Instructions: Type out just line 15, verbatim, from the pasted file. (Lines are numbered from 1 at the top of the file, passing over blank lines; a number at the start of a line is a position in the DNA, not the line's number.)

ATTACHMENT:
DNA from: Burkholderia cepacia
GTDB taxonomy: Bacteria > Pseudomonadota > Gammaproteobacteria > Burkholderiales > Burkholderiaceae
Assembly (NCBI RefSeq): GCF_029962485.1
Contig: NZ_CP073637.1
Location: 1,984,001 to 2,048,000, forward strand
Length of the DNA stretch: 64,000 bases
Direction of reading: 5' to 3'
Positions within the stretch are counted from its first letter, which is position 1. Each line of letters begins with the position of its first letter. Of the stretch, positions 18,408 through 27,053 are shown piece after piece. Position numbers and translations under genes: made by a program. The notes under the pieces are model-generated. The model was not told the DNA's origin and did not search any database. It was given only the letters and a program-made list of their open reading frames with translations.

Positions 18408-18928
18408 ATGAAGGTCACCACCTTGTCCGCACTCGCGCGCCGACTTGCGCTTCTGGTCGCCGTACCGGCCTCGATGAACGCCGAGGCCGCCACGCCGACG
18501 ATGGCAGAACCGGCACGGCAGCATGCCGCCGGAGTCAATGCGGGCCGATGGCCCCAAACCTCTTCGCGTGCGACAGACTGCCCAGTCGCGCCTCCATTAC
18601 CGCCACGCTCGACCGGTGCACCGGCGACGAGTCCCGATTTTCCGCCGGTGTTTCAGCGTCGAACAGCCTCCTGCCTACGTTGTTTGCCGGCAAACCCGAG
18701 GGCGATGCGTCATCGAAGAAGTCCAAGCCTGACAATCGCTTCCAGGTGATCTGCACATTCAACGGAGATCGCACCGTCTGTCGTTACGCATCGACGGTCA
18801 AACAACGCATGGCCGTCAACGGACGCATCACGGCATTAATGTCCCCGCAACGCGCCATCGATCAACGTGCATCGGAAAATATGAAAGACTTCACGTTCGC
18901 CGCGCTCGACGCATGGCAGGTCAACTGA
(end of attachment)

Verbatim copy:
18901 CGCGCTCGACGCATGGCAGGTCAACTGA